Fugitive diamond merchant Nirav Modi, wanted in India on charges of fraud and money laundering, spent Holi behind bars in one of England’s most overcrowded jails on Thursday, a day after a U.K. judge rejected his bail application.
The 48-year-old was arrested by Scotland Yard on Tuesday and presented before district judge Marie Mallon at Westminster Magistrates’ Court in London on Wednesday.
The judge remanded him in custody till March 29, after which he was transferred to Her Majesty’s Prison (HMP) Wandsworth in south-west London.
The overcrowding pressures of the jail may mean he will share a prison cell with any of its around 1,430 male prisoners.
Modi, one of India’s richest men, accustomed to high-life and celebrity circles around the world, will be faced with some harsh conditions at the prison. During the most recent inspection carried out in February-March 2018, the Victorian-era jail was found by U.K. Chief Inspector of Prisons Peter Clarke to be “one of the most overcrowded in England and Wales” and filled with many men with drug or mental health problems.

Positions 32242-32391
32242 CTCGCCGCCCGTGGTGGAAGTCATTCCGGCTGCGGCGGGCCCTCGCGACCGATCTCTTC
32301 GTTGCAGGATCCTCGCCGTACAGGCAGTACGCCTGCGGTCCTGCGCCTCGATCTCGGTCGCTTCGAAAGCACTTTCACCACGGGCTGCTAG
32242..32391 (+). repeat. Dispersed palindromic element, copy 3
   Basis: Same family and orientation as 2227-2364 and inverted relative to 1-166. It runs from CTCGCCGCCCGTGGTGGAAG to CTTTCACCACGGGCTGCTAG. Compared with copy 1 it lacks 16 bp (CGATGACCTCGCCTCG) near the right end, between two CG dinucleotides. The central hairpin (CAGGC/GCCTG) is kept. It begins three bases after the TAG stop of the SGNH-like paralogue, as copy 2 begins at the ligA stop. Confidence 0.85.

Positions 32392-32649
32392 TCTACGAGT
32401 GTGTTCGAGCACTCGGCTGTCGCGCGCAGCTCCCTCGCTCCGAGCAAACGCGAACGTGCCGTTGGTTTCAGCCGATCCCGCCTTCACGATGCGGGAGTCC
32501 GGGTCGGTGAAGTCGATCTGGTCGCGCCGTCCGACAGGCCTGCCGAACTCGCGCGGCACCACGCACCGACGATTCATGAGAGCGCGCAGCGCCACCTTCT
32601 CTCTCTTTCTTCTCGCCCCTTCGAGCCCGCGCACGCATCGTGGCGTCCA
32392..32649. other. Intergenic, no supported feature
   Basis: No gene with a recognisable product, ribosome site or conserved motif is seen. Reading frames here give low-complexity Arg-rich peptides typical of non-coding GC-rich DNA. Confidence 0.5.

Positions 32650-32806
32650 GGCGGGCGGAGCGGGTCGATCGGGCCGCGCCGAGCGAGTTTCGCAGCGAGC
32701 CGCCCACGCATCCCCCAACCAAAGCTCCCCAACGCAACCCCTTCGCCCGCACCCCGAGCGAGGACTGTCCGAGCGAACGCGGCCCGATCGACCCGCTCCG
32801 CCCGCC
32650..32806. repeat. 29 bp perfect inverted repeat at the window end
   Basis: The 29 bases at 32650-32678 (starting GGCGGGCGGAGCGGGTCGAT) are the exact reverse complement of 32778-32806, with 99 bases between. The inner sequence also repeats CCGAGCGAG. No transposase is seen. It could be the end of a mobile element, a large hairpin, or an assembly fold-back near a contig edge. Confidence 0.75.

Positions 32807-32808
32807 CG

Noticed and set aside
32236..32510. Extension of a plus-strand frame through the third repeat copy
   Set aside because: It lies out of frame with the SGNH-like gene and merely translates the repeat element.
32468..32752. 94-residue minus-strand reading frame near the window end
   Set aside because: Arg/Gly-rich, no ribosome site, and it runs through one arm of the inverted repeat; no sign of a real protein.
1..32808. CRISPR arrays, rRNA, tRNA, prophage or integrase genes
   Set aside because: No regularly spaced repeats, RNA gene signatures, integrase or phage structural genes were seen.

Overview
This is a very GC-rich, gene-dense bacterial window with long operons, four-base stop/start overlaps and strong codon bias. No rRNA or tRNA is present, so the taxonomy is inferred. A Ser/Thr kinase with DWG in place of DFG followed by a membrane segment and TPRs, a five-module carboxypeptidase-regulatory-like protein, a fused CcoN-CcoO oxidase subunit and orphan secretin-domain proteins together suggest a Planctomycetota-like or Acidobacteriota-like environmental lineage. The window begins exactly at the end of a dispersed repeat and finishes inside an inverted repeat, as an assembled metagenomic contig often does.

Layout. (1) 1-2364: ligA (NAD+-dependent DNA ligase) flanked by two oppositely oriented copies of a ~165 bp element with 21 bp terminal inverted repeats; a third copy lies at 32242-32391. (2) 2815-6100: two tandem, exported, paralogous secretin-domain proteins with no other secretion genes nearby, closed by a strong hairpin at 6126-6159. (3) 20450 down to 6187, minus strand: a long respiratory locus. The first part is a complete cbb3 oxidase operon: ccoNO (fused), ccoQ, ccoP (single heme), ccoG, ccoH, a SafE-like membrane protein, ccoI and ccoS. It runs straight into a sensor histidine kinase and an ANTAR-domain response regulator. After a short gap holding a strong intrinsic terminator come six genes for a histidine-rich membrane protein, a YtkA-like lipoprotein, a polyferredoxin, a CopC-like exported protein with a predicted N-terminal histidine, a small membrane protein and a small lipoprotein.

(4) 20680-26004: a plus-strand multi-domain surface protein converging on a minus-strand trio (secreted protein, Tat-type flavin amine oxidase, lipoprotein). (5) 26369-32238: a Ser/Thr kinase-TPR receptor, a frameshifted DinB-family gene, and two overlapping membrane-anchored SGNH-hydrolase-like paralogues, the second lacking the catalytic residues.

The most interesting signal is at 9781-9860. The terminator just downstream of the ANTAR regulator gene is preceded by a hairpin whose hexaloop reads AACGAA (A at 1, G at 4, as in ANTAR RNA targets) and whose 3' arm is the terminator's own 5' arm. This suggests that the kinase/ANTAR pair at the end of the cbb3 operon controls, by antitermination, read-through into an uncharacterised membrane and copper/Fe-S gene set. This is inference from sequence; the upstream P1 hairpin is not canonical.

“Despite six self-inflicted deaths since the last inspection, it was concerning to find that not all staff were carrying anti-ligature knives, that no staff would enter a cell alone — even if a prisoner’s life was in danger — and that the response to cell call bells was totally inadequate,” he noted.
Prison cells designed for one prisoner are often occupied by two, with poorly-screened lavatories and inmates being allowed far too little time out of their cells, his inspection had concluded.
“He has done everything he possibly can to be visible, to demonstrate his keenness to fully cooperate [with U.K. authorities], George Hepburne Scott, Modi’s Barrister, told the court in support of Modi’s bail application.
Among the details that emerged during the hearing, it was claimed that Modi was in the U.K. “lawfully,” having acquired a National Insurance Number — offered only to legal residents to be able to live and work in the U.K.
He had reportedly also been paying his Council Tax, which is a local tax paid by a U.K. resident to the local authority and also serves as an identity document for address proof. Based on this, he also received an offer from the U.K. electoral register to register to vote and had submitted one of three passports to U.K.’s Driving and Vehicle Licensing Authority (DVLA) to apply for a driver’s licence.
However, Modi’s defence team’s efforts to establish his credibility as a lawful U.K. resident who had no intention of jumping bail and fleeing were strongly objected to by the Crown Prosecution Service (CPS), arguing on behalf of the Indian authorities.
The judge in the end ruled in favour of the Indian authorities, concluding that the diamantaire had “substantial grounds” to fail to surrender, and remanded him until the next hearing, scheduled for March 29.